Understanding the link between the protective role of potassium silicate (K2SiO3) against water shortage and the eventual grain yield of maize plants is still limited under semiarid conditions. Therefore, in this study, we provide insights into the underlying metabolic [...] Read more.
Understanding the link between the protective role of potassium silicate (K2SiO3) against water shortage and the eventual grain yield of maize plants is still limited under semiarid conditions. Therefore, in this study, we provide insights into the underlying metabolic responses, mineral nutrients uptake and some nonenzymatic and enzymatic antioxidants that may differ in maize plants as influenced by the foliar application of K2SiO3 (0, 1 and 2 mM) under three drip irrigation regimes (100, 75 and 50% of water requirements). Our results indicated that, generally, plants were affected by both moderate and severe deficit irrigation levels. Deficit irrigation decreased shoot dry weight, root dry weight, leaf area index (LAI), relative water content (RWC), N, P, K, Ca, Fe, Zn, carotenoids, grain yield and its parameters, while root/shoot ratio, malondialdehyde (MDA), proline, soluble sugars, ascorbic acid, soluble phenols, peroxidase (POD), catalase (CAT), polyphenol oxidase (PPO), and ascorbate peroxidase (APX) were improved. The foliar applications of K2SiO3 relatively alleviated water stress-induced damage. In this respect, the treatment of 2 mM K2SiO3 was more effective than others and could be recommended to mitigate the effect of deficit irrigation on maize plants. Moreover, correlation analysis revealed a close link between yield and the most studied traits. Full article
(This article belongs to the Special Issue Optimizing Plant Water Use Efficiency for a Sustainable Environment)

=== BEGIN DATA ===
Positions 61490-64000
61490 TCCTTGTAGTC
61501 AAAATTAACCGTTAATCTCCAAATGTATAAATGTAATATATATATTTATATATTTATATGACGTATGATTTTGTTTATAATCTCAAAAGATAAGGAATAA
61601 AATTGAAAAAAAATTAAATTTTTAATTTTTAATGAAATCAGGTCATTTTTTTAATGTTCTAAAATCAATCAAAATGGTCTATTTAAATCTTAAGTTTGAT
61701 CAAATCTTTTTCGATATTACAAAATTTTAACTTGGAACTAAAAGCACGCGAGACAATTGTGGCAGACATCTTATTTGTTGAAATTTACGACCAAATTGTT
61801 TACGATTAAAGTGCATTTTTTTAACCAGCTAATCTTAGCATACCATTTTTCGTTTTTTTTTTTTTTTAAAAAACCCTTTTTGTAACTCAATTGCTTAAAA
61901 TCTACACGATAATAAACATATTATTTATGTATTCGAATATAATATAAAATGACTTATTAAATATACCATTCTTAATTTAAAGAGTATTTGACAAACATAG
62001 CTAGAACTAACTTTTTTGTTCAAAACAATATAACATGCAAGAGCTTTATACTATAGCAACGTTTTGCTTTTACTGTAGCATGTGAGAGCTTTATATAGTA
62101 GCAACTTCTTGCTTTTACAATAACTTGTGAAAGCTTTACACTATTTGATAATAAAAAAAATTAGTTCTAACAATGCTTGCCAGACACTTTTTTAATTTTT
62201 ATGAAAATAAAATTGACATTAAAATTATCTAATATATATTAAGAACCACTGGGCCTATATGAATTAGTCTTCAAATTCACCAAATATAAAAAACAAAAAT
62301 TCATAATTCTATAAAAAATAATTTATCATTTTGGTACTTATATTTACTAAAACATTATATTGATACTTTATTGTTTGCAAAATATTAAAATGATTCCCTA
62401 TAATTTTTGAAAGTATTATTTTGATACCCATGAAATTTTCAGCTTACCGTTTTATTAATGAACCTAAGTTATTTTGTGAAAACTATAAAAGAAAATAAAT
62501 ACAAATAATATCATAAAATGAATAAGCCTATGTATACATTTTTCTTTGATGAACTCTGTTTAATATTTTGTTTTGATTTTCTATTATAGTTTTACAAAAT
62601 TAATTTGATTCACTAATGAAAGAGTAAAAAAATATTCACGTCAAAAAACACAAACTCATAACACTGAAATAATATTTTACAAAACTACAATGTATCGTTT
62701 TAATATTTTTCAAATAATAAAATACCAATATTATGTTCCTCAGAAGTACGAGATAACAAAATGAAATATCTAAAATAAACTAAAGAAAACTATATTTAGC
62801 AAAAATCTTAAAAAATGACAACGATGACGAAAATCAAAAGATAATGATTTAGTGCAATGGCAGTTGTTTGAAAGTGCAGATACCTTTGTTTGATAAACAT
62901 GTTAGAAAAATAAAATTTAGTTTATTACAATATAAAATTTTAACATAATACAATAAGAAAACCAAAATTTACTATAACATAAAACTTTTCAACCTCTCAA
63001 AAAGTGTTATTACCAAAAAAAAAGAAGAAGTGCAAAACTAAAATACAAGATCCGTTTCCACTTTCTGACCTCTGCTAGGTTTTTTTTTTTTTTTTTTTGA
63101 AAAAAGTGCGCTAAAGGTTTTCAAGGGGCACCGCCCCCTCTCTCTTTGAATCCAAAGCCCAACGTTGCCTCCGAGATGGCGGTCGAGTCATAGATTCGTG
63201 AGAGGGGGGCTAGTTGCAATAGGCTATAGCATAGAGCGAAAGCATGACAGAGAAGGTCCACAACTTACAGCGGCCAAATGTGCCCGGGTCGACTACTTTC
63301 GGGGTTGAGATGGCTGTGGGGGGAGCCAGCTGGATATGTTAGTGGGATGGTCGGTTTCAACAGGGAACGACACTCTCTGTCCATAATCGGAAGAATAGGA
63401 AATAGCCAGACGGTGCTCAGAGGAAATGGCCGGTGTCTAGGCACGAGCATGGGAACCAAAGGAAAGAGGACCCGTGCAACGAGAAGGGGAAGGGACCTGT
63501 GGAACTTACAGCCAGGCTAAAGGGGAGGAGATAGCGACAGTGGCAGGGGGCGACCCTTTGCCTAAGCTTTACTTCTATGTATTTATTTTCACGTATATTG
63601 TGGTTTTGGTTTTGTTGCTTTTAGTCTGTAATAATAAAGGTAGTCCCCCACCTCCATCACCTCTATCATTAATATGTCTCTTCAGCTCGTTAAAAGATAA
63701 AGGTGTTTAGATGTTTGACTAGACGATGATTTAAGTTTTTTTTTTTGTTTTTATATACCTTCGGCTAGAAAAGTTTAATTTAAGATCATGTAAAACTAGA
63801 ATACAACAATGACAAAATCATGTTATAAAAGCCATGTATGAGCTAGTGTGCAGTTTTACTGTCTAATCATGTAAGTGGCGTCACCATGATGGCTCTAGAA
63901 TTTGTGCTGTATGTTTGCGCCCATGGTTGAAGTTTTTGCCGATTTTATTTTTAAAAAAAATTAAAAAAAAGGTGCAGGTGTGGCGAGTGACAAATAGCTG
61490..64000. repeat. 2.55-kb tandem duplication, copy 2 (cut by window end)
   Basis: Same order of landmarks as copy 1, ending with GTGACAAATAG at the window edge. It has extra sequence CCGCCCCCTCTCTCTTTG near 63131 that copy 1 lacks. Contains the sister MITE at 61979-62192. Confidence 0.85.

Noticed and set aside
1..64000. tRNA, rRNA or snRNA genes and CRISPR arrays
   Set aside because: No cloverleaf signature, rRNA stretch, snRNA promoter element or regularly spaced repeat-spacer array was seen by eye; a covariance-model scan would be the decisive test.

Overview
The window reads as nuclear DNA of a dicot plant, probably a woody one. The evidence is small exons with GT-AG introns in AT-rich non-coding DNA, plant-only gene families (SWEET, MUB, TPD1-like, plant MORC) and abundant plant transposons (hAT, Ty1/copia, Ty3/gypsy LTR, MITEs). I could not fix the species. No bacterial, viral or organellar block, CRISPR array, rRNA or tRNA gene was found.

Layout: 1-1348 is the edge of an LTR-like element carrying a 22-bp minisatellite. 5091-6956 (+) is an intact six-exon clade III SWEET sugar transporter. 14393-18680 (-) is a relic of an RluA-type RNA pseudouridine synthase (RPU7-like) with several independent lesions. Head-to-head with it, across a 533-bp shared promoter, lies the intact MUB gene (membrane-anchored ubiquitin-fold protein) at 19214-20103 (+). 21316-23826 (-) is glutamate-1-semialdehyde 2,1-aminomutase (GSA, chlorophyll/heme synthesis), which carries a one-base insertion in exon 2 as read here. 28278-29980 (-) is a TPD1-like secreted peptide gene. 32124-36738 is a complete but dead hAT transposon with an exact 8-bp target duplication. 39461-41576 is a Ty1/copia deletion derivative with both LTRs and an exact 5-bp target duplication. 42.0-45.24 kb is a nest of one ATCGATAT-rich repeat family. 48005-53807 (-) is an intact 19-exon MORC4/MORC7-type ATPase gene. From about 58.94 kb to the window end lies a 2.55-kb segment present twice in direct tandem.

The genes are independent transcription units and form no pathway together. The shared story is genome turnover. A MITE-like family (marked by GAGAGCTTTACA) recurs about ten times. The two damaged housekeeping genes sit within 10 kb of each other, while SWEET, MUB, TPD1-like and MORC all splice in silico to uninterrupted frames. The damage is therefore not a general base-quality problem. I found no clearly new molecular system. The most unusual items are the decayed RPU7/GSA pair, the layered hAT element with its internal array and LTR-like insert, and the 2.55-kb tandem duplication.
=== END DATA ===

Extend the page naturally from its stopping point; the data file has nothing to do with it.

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Article
The Effects of Alkaline Pretreatment on Agricultural Biomasses (Corn Cob and Sweet Sorghum Bagasse) and Their Hydrolysis by a Termite-Derived Enzyme Cocktail
Agronomy 2020, 10(8), 1211; https://doi.org/10.3390/agronomy10081211 - 18 Aug 2020
Cited by 19 | Viewed by 2795
Abstract
Sweet sorghum bagasse (SSB) and corncob (CC) have been identified as promising feedstocks for the production of second-generation biofuels and other value-added chemicals. In this study, lime (Ca(OH)2) and NaOH pretreatment efficacy for decreasing recalcitrance from SSB and CC was investigated, [...] Read more.
Sweet sorghum bagasse (SSB) and corncob (CC) have been identified as promising feedstocks for the production of second-generation biofuels and other value-added chemicals. In this study, lime (Ca(OH)2) and NaOH pretreatment efficacy for decreasing recalcitrance from SSB and CC was investigated, and subsequently, the pretreated biomass was subjected to the hydrolytic action of an in-house formulated holocellulolytic enzyme cocktail (HEC-H). Compositional analysis revealed that SSB contained 29.34% lignin, 17.75% cellulose and 16.28% hemicellulose, while CC consisted of 22.51% lignin, 23.58% cellulose and 33.34% hemicellulose. Alkaline pretreatment was more effective in pretreating CC biomass compared to the SSB biomass. Both Ca(OH)2 and NaOH pretreatment removed lignin from the CC biomass, while only NaOH removed lignin from the SSB biomass. Biomass compositional analysis revealed that these agricultural feedstocks differed in their chemical composition because the CC biomass contained mainly hemicellulose (33–35%), while SSB biomass consisted mainly of cellulose (17–24%). The alkaline pretreated SSB and CC samples were subjected to the hydrolytic action of the holocellulolytic enzyme cocktail, formulated with termite derived multifunctional enzymes (referred to as MFE-5E, MFE-5H and MFE-45) and exoglucanase (Exg-D). The HEC-H hydrolysed NaOH pretreated SSB and CC more effectively than Ca(OH)2 pretreated feedstocks, revealing that NaOH was a more effective pretreatment. In conclusion, the HEC-H cocktail efficiently hydrolysed alkaline pretreated agricultural feedstocks, particularly those which are hemicellulose- and amorphous cellulose-rich, such as CC, making it attractive for use in the bioconversion process in the biorefinery industry. Full article
(This article belongs to the Special Issue Pretreatment and Bioconversion of Crop Residues)
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Article
Supporting Beneficial Insects for Agricultural Sustainability: The Role of Livestock-Integrated Organic and Cover Cropping to Enhance Ground Beetle (Carabidae) Communities